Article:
Hot as Sin Page 24

“There’s more you’re not telling me, isn’t there?”

A muscle jumped in his jaw. “Will’s heard rumors.”

“What kind of rumors?”

“The Feds have been trying to shut it down for years, sure that they’re hiding something. Evidently, the Farm looks clean from the outside, like nothing more than a group of green advocates wanting to live off the land.”

“Maybe it is clean,” she found herself saying out of desperation, even though she was suddenly sure that her fears for April’s safety were completely justified. “Maybe they aren’t doing anything worse than growing medical marijuana. Maybe they’re all just looking for a simpler life?”

“Maybe. But word is the owner of the Farm hasn’t been off the mountain in more than a decade. He’s built his own little world up there. Doesn’t need any part of civilization. Makes you wonder why. Especially since most communes aren’t growing pot anymore.” His expression was as serious as she’d ever seen it. “Methamphetamine is king, Dianna, and the drug makes people crazy, obliterates their brain cells. Don’t forget what happened in Jonestown,” he said, referencing shootings, poisonings, and mass suicides at the intentional community in Guyana led by California cult leader Jim Jones in the ’80s.

Oh no, she thought, no longer able to wallow in denial, what have you gotten yourself into, April?

“There is a primitive dirt road that heads toward the commune, but it’s totally impassable right now due to some trees that went down during late spring storms.”

With every word he said, she could feel herself sinking deeper and deeper into despair. “But we’ve got to get there, Sam.”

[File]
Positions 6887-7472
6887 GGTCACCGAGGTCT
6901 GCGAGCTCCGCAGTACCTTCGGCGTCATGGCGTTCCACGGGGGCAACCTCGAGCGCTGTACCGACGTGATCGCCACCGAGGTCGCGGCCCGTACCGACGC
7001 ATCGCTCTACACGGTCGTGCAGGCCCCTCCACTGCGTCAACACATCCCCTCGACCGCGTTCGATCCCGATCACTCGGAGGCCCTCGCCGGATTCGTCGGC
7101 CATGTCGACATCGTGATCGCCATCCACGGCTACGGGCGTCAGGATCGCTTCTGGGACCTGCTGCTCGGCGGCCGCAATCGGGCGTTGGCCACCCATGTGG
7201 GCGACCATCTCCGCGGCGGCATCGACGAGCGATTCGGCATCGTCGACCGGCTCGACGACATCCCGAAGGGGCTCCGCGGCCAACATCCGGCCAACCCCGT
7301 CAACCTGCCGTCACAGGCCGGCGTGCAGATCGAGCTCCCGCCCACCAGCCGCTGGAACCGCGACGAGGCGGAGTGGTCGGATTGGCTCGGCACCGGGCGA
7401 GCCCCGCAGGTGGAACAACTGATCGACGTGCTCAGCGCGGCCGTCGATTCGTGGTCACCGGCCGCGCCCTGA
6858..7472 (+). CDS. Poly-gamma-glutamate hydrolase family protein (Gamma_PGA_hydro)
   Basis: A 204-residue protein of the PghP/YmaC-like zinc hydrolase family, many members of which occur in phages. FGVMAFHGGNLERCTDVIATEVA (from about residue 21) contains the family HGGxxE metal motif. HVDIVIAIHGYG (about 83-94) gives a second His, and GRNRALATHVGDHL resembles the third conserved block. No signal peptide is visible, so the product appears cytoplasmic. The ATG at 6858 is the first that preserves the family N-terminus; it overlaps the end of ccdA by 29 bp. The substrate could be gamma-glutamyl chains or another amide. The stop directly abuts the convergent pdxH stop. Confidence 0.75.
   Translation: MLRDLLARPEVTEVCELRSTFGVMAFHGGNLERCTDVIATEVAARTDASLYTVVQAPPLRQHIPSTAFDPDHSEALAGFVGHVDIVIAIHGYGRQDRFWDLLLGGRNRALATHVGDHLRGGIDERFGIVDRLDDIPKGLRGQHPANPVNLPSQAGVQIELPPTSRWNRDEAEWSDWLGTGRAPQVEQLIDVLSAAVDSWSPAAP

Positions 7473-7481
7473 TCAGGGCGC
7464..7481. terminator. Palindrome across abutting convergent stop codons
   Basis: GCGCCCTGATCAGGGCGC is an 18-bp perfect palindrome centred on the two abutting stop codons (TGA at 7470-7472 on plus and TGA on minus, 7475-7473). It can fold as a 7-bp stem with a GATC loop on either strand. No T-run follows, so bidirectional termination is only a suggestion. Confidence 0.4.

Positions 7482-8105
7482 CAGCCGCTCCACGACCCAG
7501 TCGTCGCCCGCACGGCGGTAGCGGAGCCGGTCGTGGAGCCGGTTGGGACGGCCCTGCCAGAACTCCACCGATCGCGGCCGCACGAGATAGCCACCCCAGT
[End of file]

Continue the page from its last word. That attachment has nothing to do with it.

“My friend will drive us as far up the road as he can get.”

His eyes moved from her face to her arms, then her legs. He was clearly trying to assess her in some way. But how?

“I’ve spent a lot of time in these mountains, both as a hotshot and for pleasure. Everything within a fifty-mile radius of Vail is rugged mountains,” he informed her. “Fast-running rivers, steep rock faces, vertical hikes over boulders. It looks like the fastest way to the commune will be by river and then up through the mountains on foot.”

For the first time, Dianna wished she was less well versed in designers, and more in bagging high peaks. The only research she’d done on mountaineering had been when the star of Man vs. Wild had been a guest on her show, but even then she’d known that her viewers had been more interested in his smoldering looks and sexy British accent than his outdoor skills.

She figured she could easily handle camping and rafting. Water and dirt weren’t her problems.

Heights, however, were.

April. Think of April.

She didn’t have time for the butterflies in her stomach. She hadn’t gotten to where she was by allowing herself to be weak or to ever give in to her fears. She wouldn’t start now, when it mattered most.

“I can handle it, Sam. I work out at the gym with a trainer and I’ve taken some self-defense classes for a segment we did a couple of months ago, even though I haven’t spent much time outdoors. Not since—” She made herself finish her sentence. “Not since I moved to San Francisco.”